Source: Dvorak Blog
Chinese foreign direct investment in the United States hit record levels in 2012 and shows little sign of slowing, despite lingering worries among some that the inflow of Chinese money presents a growing security risk to the country.
Chinese companies concluded deals worth $6.5 billion in 2012, an increase of 12 percent from the record $5.8 billion in 2010, according to a new report by New York-based Rhodium Group, which tracks Chinese FDI…
The most appealing US sectors to Chinese investors were oil and gas exploration, advanced manufacturing that helps Chinese firms move up the value chain, and assets that allow investors to gain solid returns such as utilities, real estate and hospitality, according to the report.
Headlining the year’s activities were Dalian Wanda Group’s $2.6 billion acquisition of AMC Entertainment, the second largest US theater operator, Sinopec Corp’s $2.5 billion investment in a third of Devon Energy’s five shale gas assets in the US, and auto parts maker Wanxiang Group’s $420 million investment in GreatPoint Energy, a company based in Cambridge, Massachusetts, that converts coal into cleaner-burning natural gas.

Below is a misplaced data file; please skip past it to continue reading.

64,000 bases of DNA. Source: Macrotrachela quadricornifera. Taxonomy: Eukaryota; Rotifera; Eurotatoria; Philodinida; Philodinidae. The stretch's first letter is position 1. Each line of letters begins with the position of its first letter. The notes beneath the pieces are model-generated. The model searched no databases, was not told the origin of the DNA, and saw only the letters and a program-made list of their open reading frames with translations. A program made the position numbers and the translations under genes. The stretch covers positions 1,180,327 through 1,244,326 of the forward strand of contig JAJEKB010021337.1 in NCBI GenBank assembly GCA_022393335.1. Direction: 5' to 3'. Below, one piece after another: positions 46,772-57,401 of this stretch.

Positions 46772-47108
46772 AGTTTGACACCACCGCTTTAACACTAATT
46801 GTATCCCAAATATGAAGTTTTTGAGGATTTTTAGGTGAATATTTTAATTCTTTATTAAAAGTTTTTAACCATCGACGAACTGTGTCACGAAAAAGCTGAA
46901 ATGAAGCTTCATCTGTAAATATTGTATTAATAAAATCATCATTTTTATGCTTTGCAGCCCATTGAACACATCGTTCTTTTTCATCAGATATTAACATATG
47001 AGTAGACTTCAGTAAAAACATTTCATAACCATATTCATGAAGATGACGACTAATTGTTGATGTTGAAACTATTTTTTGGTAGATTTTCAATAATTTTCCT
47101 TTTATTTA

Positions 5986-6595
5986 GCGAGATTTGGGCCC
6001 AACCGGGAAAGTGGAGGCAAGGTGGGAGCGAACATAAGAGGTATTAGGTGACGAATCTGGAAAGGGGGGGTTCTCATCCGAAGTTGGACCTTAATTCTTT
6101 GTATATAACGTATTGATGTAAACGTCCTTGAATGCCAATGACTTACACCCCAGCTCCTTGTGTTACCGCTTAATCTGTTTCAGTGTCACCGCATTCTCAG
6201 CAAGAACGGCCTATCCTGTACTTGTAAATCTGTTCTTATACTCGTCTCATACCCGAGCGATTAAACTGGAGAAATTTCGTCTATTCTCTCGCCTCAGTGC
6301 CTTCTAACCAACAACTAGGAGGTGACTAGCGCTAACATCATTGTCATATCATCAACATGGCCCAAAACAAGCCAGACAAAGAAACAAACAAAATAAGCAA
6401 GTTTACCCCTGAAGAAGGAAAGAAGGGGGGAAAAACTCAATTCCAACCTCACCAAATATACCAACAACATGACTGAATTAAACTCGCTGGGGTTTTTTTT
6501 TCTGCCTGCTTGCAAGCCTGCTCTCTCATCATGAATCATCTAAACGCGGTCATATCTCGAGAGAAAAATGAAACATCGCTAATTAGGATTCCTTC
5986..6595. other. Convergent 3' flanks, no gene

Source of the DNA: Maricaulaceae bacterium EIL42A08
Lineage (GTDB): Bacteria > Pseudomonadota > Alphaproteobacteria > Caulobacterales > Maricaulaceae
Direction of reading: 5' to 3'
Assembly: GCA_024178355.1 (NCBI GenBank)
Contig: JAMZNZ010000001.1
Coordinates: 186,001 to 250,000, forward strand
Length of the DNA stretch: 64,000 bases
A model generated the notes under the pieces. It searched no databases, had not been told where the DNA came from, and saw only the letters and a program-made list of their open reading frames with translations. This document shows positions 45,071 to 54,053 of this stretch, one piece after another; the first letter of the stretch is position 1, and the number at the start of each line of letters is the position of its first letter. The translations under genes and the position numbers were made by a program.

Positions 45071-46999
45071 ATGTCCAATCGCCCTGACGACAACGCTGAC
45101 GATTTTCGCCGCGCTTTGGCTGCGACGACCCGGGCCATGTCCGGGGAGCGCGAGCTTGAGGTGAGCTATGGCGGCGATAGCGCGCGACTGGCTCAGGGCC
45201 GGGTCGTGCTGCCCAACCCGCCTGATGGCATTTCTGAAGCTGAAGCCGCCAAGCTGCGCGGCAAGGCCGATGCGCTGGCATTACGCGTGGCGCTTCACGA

Meanwhile, a number of major Chinese FDI deals are still awaiting regulatory approval in the US, signaling that the growth is expected to continue into 2013.
For example, a group of Chinese investors has agreed to buy an 80.1 percent stake in American International Group’s aircraft leasing unit for $4.2 billion, and Wanxiang has already been announced as the winner of a bid for battery producer A123 Systems, in a bankruptcy auction.
The Rhodium report highlights that the fast-growing Chinese FDI was in fact one of the few bright spots in a gloomy year for the US economy, which has seen overall global FDI decline sharply since 2009 and the outbreak of global financial crisis.
Reflect upon the two-faced hacks who complain, first, about Chinese investors “taking profits from the United States without investing in our economy” – and, then, run whining to Homeland Security whenever investors from China make an offer to buy into any American corporation – pissing their pants over Cold War security concerns.
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